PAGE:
New AD Molly Smith Announces DC Arena Season, With Loomer & Glover

News   New AD Molly Smith Announces DC Arena Season, With Loomer & Glover
 
Molly D. Smith has announced that she will begin her tenure as artistic director of Arena Stage in Washinton DC by directing Tennessee Williams' Cat On A Hot Tin Roof, Sept. 11-Oct. 18. The Pulitzer-winning drama tells of a woman frustrated by her impotent husband but not cowed by family patriarch, Big Daddy, in her plans to inherit the family plantation.

Molly D. Smith has announced that she will begin her tenure as artistic director of Arena Stage in Washinton DC by directing Tennessee Williams' Cat On A Hot Tin Roof, Sept. 11-Oct. 18. The Pulitzer-winning drama tells of a woman frustrated by her impotent husband but not cowed by family patriarch, Big Daddy, in her plans to inherit the family plantation.

Also announced for the upcoming Arena Stage season: Expecting Isabel, by Lisa Loomer, runs at the Kreeger space Oct. 2-Nov. 22. Former artistic director Doug Wager directs this comedy of a childless couple hoping to find the ideal birth mother.

Thunder Knocking on the Door, Keith Glover and Keb' Mo''s [sic] musical, knocks on the Fichandler door Nov. 6-Dec. 27. It's a supernatural tale of a shape-shifting musician challenging the family of a legendary blues man.

Painter Georgia O'Keeffe is the subject of The Faraway Nearby, at the Kreeger Dec. 11-Jan. 24, 1999. John Murrell traces O'Keeffe's years in the New Mexican desert and her relationship with Juan Hamilton.

Bitchiness reigns in The Women, Clare Booth Luce's jab at Park Avenue wives, running Jan. 15-Feb. 21, 1999 at the Fichandler. Kyle Donnelly directs this melee of backstabbing and gossip. The poetic Oak and Ivy will grow at the Kreeger Feb. 12-Apr. 4, 1999. Kathleen McGhee-Anderson penned this piece about two African American writers hoping to achieve mutual greatness, despite barriers faced due to race and gender. Charles Randolph Wright directs.

Back in 1982, Arena staged a zany revival of the Marx Brothers vehicle, Animal Crackers. The show now returns (Mar. 26-May 30 at the Fichandler), staged by former artistic director Wager. Composers Burt Kalmar & Harry Ruby penned the immortal "Hooray For Captain Spaulding," while George S. Kaufman & Morrie Ryskind committed such puns as, "Last night I shot an elephant in my pajamas. How he got in my pajamas, I'll never know."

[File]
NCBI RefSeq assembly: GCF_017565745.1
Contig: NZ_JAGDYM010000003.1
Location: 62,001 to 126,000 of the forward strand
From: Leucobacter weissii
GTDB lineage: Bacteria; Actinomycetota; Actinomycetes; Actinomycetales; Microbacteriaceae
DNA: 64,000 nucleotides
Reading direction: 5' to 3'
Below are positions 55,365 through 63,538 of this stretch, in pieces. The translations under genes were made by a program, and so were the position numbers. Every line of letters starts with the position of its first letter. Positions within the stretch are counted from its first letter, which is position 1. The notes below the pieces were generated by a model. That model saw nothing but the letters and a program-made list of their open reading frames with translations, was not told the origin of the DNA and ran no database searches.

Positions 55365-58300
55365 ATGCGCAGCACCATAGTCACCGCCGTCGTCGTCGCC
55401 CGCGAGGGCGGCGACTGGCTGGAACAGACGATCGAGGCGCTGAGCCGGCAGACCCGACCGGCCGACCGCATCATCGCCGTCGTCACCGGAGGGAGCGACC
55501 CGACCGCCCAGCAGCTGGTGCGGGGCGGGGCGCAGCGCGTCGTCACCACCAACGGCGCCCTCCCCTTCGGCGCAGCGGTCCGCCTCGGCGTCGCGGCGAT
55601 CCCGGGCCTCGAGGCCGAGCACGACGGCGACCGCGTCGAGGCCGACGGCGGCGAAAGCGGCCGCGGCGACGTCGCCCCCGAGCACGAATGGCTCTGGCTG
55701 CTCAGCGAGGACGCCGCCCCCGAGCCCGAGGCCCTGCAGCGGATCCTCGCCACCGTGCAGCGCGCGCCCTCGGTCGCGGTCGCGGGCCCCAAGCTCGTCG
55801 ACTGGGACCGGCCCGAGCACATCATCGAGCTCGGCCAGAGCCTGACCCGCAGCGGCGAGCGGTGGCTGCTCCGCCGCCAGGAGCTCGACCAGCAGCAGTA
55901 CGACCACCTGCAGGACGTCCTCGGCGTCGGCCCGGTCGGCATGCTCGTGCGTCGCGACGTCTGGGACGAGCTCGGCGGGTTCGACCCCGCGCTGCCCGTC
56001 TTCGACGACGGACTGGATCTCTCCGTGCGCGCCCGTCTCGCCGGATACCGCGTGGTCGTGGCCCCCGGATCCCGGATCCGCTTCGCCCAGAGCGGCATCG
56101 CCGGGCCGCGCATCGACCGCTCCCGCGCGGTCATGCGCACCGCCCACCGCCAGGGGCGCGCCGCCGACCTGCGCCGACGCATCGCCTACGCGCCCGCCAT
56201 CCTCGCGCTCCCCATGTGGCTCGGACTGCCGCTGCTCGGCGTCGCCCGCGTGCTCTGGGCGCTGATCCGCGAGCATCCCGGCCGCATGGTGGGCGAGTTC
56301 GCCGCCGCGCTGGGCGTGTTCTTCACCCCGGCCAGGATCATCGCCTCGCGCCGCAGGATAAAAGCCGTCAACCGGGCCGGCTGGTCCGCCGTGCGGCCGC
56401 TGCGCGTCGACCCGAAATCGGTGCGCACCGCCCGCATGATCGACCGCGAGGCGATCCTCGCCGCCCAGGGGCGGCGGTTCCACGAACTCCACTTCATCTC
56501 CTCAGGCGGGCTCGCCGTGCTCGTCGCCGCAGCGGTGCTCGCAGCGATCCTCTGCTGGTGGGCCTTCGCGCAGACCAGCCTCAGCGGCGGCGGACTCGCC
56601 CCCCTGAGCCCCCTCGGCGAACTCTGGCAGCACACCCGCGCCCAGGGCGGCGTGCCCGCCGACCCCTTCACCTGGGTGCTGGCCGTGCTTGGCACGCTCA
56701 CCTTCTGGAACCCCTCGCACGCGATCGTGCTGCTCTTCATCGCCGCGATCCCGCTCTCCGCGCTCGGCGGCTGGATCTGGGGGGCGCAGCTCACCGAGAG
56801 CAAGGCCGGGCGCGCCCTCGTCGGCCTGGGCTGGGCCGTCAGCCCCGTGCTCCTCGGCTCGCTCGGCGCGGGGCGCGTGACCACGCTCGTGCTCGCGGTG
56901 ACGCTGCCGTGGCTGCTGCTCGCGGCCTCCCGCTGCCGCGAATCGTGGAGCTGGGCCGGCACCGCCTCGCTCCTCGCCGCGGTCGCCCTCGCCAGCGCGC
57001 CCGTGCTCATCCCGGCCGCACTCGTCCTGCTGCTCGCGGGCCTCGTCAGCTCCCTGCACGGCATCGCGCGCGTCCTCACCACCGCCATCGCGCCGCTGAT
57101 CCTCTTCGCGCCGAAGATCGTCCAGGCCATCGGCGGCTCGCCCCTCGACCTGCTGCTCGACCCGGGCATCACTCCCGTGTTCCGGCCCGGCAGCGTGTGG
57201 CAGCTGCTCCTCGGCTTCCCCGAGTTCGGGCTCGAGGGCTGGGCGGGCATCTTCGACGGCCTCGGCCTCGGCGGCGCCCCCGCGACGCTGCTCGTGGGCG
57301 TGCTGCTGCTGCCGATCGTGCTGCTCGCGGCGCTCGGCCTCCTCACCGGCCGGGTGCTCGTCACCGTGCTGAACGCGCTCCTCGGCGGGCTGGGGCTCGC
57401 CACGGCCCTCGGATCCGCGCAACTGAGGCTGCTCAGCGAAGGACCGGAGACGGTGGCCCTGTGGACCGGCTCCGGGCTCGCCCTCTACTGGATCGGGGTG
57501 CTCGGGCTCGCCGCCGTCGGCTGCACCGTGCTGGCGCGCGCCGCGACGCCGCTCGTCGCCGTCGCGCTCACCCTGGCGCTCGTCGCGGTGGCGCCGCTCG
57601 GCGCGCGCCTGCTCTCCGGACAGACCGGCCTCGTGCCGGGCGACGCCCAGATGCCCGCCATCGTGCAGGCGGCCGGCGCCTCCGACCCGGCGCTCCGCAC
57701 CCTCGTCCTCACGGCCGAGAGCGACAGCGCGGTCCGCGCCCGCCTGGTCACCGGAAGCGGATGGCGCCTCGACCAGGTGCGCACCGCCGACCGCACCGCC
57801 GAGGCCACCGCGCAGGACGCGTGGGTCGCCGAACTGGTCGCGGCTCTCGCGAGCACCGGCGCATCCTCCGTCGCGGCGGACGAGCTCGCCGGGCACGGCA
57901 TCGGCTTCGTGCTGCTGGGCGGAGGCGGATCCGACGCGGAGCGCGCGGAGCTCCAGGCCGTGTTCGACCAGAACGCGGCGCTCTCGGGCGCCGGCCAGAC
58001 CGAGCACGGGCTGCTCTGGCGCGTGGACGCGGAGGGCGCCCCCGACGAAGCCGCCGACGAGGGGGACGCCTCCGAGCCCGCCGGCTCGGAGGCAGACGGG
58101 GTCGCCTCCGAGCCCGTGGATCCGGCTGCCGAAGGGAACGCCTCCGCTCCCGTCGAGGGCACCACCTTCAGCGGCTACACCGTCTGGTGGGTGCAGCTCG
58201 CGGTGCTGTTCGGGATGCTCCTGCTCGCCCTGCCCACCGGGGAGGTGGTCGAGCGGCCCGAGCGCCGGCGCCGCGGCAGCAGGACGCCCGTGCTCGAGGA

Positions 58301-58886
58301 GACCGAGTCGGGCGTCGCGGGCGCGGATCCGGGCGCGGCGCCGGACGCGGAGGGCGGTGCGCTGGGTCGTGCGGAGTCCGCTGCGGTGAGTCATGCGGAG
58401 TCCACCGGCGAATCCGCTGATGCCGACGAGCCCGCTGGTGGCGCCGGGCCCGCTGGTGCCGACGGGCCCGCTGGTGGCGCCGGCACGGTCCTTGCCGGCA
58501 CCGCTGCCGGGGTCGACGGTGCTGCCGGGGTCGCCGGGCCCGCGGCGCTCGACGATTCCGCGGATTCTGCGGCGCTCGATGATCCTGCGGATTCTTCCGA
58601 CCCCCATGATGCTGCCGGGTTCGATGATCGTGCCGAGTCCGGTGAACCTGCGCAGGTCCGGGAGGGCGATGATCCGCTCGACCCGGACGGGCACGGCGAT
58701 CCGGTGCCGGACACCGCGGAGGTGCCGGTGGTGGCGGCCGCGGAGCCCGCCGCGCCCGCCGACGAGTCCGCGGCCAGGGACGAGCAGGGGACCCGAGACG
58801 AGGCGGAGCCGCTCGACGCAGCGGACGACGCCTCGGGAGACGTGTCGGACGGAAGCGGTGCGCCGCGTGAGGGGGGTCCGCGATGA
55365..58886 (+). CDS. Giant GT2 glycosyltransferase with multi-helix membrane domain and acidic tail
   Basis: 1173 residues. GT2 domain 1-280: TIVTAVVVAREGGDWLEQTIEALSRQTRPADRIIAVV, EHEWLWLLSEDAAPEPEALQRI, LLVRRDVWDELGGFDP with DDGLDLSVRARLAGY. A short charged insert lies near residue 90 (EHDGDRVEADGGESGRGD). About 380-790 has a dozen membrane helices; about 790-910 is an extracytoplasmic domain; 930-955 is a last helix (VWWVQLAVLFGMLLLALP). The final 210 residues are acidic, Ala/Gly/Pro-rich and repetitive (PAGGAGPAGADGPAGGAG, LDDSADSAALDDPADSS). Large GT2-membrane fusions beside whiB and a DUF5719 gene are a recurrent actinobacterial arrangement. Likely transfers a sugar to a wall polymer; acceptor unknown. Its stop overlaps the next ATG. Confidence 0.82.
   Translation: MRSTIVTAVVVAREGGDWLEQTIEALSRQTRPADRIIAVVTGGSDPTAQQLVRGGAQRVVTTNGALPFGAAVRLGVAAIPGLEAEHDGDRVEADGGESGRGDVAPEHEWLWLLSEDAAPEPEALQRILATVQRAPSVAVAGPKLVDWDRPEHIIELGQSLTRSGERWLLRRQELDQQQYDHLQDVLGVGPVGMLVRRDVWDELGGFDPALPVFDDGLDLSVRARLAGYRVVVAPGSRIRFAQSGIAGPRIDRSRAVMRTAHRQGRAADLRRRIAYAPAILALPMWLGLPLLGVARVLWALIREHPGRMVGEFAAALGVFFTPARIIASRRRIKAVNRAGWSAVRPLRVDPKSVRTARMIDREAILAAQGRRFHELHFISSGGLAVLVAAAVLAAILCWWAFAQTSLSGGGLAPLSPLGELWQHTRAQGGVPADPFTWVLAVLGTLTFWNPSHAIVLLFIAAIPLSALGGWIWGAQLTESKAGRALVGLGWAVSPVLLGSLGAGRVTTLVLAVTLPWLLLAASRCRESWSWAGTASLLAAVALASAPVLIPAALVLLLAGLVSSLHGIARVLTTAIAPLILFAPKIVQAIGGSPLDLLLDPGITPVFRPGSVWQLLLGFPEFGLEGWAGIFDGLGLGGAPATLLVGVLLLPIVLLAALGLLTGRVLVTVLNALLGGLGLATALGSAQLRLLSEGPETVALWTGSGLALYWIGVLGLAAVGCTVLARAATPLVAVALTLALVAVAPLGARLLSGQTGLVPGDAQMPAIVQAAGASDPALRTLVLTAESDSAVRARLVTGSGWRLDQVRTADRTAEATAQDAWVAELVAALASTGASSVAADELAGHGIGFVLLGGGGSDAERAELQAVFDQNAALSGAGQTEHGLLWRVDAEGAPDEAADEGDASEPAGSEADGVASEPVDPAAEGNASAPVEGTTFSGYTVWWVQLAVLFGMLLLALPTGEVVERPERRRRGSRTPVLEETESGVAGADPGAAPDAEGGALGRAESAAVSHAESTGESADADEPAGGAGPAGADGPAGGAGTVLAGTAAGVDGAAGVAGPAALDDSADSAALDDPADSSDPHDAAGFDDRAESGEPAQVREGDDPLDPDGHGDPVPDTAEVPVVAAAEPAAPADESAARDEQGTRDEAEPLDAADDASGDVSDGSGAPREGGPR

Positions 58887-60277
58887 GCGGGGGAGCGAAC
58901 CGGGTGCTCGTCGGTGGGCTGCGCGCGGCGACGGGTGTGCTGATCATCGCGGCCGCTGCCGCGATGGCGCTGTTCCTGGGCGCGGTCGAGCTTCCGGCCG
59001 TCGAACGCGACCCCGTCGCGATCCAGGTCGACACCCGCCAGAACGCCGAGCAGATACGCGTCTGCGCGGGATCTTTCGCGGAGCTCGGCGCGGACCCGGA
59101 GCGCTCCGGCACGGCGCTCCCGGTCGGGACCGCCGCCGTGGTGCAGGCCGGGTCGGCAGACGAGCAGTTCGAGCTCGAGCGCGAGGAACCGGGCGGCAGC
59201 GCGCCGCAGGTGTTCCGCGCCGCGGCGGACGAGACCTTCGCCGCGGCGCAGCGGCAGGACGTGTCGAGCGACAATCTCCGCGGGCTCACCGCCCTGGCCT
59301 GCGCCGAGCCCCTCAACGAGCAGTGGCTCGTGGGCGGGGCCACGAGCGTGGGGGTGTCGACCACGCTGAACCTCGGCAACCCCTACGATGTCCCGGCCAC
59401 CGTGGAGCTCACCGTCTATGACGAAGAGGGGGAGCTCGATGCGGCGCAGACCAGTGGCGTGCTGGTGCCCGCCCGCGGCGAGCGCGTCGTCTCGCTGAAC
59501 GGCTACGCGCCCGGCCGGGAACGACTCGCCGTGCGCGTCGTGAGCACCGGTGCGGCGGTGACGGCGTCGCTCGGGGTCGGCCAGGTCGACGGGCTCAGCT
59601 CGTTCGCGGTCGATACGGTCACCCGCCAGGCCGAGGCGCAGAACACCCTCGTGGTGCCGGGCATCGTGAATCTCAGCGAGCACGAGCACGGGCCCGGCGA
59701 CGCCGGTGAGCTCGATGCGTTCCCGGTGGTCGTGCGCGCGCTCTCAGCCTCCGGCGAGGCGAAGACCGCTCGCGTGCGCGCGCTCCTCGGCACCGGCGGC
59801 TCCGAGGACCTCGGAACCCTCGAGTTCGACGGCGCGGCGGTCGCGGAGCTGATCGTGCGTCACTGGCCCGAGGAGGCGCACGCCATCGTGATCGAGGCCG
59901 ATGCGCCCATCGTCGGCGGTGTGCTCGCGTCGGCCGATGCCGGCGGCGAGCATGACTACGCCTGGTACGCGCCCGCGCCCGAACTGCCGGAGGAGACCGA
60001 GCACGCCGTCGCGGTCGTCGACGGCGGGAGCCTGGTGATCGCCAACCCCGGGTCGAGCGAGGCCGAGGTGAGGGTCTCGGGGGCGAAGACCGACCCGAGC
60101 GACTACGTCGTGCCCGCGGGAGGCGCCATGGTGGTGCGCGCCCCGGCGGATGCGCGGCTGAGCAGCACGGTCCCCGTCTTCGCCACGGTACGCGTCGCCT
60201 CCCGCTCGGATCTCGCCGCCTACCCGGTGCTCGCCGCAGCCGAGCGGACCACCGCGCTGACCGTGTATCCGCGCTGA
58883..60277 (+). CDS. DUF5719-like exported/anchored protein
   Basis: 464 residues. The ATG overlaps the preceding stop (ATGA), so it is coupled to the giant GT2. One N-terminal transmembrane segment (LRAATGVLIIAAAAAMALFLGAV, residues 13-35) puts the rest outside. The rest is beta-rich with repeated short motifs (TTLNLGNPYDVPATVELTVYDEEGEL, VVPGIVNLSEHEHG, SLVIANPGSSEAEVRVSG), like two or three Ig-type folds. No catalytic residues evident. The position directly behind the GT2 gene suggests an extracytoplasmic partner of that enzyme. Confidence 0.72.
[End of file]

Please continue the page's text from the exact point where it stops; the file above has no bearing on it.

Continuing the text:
Closing the Arena season will be the Pulitzer-winning drama, How I Learned To Drive (Apr. 23-June 13). Artistic director Smith will stage Paula Vogel's play about a young girl's unhealthy relationship with her Uncle Peck. Other Vogel plays include The Baltimore Waltz and Desdemona.

For tickets and information on Arena shows call (202) 488-3300.

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Smith co-founded Perseverance Theatre in Juneau, Alaska, in 1979 and built it into a distinct American theatre voice during her 18 years as artistic director, replaces Douglas C. Wager who announced his resignation as artistic director of Arena in Oct. 1996. The formal changeover will begin with the just-announced 1998-99 season in July 1998.

Smith will share the duties of running the theatre with executive director Stephen Richard, who concentrates on administrative and financial matters. Of Smith he said, "[She] creates a nurturing environment for artists...an individual of humanism and social conscience."

On accepting the position, Smith said in a statement, "I have been speaking about the beautiful bloodlines which are the legacy of Arena Stage. I am thrilled to become a part of this history... From the Board to the staff to the artists to the audience -- we all have a part to play in the life-blood of this remarkable theatre."

Smith earned her masters in theatre at Washington DC's American University in 1978 and spent the past 18 years running Perseverance Theatre. She's directed more than 60 productions nationwide, and produced the world premiere of The Baltimore Waltz. Said author Paula Vogel, "To know Molly Smith is to adore her, to work with her is to be inspired, to see her work is to believe in the magic of theatre again."

Smith intends to concentrate on American plays, a shift from first artistic director Zelda Fichandler's propensity for Eastern European works and the avant-garde, and Wager's concentration on musicals and classics. Why do we go to Washington?" explains Smith. "To learn what the American mind is: the ideas, drives and passions that make us American."

-- By Robert Viagas and David Lefkowitz

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